he plant's pulvinus. The scientists believe that's because the pulvinus cells are communicating about whether cell organelles called amyloplasts have fallen to the bottom of the cells, pulled there by gravity. Boss says that the continued increase in InsP3 may allow a plant to determine whether it has been knocked to the ground, or is merely swaying in the wind.
That signaling continues for about 30 minutes in oats and between two to four hours in maize. During that time, the amount of InsP3 gradually increases in the lower half of the pulvinus. Then, the cells nearest the ground begin to elongate, the plant's pulvinus begins to bend like an elbow, and the plant starts to curl toward a vertical position.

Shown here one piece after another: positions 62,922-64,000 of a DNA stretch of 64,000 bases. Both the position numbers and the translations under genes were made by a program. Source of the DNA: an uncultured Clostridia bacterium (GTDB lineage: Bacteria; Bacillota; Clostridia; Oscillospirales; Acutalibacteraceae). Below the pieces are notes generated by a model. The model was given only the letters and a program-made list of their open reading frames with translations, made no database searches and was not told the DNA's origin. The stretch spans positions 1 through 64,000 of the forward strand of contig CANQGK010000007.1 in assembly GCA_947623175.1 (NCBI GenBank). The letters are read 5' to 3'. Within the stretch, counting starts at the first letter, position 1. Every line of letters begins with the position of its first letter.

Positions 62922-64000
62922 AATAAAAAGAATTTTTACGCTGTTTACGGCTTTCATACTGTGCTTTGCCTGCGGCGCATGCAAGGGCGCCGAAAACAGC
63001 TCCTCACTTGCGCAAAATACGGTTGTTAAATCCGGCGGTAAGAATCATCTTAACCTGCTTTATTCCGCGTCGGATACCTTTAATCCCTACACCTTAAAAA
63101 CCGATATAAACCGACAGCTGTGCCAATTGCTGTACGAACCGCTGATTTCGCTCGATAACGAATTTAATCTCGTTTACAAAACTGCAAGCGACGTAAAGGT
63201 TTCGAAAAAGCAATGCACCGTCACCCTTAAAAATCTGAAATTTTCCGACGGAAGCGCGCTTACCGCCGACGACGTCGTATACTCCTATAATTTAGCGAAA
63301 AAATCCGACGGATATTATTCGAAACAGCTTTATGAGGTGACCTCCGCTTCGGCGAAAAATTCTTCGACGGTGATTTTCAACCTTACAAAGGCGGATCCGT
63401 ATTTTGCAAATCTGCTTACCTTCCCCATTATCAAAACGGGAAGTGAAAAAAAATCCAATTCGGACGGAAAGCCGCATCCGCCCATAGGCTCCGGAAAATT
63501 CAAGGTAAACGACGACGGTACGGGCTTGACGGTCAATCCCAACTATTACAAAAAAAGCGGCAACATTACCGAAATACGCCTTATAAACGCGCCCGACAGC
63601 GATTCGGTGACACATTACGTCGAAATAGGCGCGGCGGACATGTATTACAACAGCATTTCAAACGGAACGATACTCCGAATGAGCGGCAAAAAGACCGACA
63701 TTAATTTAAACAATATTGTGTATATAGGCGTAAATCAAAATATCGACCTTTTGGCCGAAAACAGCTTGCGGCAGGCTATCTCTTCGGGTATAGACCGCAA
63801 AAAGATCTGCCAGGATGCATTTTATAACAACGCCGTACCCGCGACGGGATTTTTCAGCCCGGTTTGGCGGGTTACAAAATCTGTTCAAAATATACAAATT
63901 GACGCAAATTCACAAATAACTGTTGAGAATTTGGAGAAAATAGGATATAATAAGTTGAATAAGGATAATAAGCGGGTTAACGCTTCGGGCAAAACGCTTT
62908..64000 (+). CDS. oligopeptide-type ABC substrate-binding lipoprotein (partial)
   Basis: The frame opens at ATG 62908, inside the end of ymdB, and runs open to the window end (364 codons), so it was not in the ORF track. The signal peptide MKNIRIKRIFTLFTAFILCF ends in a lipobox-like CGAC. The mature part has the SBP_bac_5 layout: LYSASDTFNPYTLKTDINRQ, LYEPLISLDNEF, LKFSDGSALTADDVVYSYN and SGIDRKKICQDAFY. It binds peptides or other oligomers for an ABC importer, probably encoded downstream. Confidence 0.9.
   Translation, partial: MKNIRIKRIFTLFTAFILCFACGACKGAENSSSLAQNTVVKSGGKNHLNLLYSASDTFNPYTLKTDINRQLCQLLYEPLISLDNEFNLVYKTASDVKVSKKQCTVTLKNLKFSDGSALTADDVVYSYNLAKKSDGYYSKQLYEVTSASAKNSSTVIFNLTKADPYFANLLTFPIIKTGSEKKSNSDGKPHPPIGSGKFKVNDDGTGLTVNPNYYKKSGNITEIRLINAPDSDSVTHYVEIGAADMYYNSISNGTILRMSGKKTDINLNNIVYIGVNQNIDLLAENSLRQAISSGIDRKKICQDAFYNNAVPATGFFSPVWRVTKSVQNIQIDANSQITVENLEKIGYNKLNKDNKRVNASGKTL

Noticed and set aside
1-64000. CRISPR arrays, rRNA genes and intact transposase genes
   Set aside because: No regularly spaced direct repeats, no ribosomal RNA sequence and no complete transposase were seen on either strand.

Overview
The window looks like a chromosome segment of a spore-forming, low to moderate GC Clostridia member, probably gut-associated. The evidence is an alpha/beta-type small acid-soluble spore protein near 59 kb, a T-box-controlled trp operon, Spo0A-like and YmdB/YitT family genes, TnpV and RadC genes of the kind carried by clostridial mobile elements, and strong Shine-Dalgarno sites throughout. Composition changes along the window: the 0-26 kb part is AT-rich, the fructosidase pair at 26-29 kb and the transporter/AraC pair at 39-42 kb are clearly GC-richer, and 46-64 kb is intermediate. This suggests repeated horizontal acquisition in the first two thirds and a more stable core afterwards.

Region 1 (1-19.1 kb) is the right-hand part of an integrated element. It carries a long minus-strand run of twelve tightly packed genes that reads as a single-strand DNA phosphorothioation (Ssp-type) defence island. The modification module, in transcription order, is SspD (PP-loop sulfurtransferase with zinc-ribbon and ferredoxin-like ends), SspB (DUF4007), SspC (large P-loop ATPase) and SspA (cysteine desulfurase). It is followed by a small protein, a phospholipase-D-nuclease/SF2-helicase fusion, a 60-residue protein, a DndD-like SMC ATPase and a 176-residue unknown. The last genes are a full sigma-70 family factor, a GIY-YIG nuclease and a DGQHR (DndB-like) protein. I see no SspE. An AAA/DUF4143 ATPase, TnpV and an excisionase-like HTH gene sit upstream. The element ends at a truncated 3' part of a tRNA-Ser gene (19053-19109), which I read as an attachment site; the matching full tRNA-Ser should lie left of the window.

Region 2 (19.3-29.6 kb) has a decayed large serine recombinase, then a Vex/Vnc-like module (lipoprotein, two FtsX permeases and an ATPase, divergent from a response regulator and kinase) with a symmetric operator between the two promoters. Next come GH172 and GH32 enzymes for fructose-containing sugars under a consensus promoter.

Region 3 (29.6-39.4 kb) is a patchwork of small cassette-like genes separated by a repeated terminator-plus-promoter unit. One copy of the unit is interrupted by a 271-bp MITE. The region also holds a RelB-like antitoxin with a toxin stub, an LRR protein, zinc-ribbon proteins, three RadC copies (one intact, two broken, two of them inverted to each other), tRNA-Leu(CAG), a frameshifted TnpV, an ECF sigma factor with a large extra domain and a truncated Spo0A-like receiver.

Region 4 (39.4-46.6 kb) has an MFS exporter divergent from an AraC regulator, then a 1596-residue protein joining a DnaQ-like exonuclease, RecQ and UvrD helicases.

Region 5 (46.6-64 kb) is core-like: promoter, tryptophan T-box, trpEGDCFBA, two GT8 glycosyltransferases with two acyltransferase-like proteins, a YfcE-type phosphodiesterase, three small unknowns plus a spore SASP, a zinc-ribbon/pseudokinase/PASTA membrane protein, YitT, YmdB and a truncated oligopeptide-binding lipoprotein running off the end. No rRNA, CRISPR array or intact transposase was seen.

"That delay makes sense. If a plant is on its side for a only few seconds, it doesn't need to grow upward," explained Perera, the NC State research associate. "Because the cell elongation is irreversible, the continued increase in inositol trisphosphate may be essential for the plants to differentiate between a transient stimulus swaying in the wind and a long-term stimulus falling down."
To test the role of InsP3 in this process, the researchers added a chemical to the plants to inhibit the plants' ability to make InsP3. As expected, the oat and maize plants placed on their side showed significantly less upward bending (about 60 percent less) than untreated plants without the chemical inhibitor added.
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Contact: Dr. Wendy Boss
North Carolina State University
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